Related to this is the phenomenom of AI ‘hallucinations’ by generative Ai systems. Large language models such as ChatGPT routinely incorporate elements in their output that appear compelling but are factually inaccurate or bizarre: Living people are described as deceased, dates are given wrongly, generative AI images of people develop additional body parts or mangled unreadable signage is created etc. While such hallucinations and black box failures can be problematic enough in the 2 dimensional and electronic domains of text, image, video or sound, they could be highly problematic if incorporated into genomic design of four dimensional living organisms or of active biological proteins released into the body or the biosphere. Genetic engineers already face problems of unexpected and emergent effects from small genomic changes (even as small as a single base pair). If an AI-designed genome was to begin to behave unpredictably or have significant side effects it may be impossible to understand why those changes have happened or to locate the cause until long after the organism or protein had entered the biosphere. It is not clear how biosafety assessment of Ai-designed organisms or proteins can proceed when the system is not even able to explain its own design rationale. In response to the wicked problems of the AI black box , the European Union is now prioritizing development of ‘Explainable Ai’. The CBD may wish to also insist that any organism, protein or other biological components designed through generative Ai must be able to provide strong explanations of its design decisions.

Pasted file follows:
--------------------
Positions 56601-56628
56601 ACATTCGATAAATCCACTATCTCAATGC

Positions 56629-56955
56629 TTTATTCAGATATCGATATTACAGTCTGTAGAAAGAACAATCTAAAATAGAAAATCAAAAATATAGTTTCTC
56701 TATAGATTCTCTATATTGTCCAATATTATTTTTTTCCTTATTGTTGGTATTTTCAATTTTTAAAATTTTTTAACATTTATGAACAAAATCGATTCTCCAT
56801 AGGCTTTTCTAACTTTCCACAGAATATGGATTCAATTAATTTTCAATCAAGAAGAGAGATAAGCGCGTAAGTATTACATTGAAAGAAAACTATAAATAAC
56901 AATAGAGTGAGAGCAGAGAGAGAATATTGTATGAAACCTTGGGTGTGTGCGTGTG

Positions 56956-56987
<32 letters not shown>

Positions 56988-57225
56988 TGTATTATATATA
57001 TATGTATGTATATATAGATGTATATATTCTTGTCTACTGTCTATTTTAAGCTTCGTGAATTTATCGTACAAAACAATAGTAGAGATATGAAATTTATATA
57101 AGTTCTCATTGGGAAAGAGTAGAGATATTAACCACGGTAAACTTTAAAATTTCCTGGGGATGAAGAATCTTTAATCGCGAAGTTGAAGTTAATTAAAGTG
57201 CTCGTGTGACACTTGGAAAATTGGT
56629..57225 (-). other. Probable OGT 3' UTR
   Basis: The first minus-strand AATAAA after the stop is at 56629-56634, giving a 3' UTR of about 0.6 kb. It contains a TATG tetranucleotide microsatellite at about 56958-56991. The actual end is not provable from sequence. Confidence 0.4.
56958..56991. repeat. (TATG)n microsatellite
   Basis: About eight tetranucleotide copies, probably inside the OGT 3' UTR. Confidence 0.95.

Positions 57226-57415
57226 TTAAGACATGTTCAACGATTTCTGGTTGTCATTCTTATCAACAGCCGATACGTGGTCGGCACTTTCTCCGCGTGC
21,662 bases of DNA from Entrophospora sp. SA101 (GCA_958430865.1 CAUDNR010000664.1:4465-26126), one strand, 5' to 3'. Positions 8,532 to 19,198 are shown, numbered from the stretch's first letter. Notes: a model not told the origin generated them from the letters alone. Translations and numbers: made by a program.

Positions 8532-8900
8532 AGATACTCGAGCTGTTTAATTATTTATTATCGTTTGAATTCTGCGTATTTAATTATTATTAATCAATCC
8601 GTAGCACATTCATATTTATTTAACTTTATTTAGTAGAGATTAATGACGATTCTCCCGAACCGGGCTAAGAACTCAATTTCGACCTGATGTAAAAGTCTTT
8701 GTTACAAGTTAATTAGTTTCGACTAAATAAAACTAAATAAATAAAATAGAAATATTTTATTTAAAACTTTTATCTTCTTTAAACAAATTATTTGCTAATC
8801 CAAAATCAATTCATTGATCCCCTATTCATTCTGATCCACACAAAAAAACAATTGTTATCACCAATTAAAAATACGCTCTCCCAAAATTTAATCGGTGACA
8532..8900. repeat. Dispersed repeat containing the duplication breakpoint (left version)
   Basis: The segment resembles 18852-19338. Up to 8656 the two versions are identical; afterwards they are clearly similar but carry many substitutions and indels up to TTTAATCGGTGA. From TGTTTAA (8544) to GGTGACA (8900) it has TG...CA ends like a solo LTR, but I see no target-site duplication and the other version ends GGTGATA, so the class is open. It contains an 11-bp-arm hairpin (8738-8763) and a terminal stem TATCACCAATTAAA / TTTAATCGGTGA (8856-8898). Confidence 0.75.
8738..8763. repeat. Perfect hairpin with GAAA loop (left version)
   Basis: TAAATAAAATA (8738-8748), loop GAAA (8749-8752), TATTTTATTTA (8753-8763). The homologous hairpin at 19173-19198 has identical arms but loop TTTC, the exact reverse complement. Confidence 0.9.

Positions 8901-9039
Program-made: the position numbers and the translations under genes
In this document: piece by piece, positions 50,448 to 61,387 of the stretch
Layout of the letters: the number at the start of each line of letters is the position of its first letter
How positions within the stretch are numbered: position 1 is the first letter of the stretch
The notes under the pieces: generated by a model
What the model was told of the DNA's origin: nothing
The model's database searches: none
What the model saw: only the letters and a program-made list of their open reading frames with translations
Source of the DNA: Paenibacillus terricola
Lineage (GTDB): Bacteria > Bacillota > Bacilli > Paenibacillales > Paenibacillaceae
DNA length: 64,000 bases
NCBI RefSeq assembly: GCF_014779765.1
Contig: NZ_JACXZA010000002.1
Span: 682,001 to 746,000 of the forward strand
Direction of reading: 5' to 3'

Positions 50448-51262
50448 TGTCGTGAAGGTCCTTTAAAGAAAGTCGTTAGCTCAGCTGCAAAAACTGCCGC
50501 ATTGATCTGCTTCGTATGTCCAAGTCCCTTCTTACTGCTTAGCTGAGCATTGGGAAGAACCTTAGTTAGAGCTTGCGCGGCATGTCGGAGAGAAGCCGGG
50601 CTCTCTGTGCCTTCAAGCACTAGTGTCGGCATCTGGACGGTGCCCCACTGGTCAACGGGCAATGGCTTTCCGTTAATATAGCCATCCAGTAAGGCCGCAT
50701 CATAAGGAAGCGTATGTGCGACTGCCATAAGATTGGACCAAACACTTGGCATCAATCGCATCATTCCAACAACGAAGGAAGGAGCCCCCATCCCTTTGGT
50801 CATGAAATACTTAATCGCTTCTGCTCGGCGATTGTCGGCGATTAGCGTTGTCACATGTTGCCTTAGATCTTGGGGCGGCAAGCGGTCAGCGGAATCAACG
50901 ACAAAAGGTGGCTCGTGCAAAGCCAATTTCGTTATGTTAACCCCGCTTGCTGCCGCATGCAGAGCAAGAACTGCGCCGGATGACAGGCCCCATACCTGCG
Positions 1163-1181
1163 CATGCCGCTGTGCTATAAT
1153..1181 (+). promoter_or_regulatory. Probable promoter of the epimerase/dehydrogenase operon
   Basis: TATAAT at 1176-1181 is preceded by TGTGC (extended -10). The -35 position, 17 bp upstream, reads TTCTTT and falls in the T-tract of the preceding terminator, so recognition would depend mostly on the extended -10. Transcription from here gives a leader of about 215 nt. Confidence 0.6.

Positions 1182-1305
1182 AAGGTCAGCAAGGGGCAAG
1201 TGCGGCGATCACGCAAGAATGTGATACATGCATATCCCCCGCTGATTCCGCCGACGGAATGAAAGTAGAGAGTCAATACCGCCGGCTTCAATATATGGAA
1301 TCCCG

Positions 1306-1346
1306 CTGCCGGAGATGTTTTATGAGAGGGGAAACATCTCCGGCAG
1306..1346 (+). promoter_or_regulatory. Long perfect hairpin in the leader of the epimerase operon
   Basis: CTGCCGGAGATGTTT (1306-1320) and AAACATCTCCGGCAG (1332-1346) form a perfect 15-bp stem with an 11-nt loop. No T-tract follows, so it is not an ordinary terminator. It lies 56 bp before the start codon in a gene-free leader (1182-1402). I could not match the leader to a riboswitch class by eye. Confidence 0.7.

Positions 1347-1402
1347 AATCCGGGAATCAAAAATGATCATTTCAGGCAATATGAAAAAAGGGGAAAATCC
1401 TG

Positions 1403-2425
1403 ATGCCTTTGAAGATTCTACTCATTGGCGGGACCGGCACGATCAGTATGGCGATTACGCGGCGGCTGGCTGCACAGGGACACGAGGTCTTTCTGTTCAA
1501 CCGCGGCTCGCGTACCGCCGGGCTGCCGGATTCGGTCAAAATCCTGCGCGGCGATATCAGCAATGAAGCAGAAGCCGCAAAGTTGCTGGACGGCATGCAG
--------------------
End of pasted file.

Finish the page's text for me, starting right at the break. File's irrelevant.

3: Theft and Biopiracy
While AI-generated art, video, music and other synthetic media are presented as de novo pieces of work they are in fact only new assemblages of existing material arranged according to probability by an algorithm. They depend entirely upon an underlying corpus of work created by human beings and turned into ‘tokens’ by the foundation model. In the domain of generative cultural media the recent  frontline of public policy and legal battles has been artists, musicians and other cultural workers bringing AI companies to court for theft and piracy of their creative labour. Visul artists are sometimes able to recognize parts of their own work in outputs mixed together by generative platforms such as Dall-E, Midjourney or ChatGPT because their work was part of the original training dataset. There are now software programmes such as where artists can upload their own images to discover if their material has been incorporated without their permission into Ai training datasets.